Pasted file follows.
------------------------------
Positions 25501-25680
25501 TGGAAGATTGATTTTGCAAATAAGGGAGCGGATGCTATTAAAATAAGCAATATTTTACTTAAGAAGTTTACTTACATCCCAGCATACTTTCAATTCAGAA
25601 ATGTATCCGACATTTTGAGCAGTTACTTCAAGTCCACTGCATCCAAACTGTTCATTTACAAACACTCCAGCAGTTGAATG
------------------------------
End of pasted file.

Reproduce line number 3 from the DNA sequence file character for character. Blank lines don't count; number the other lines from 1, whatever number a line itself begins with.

25601 ATGTATCCGACATTTTGAGCAGTTACTTCAAGTCCACTGCATCCAAACTGTTCATTTACAAACACTCCAGCAGTTGAATG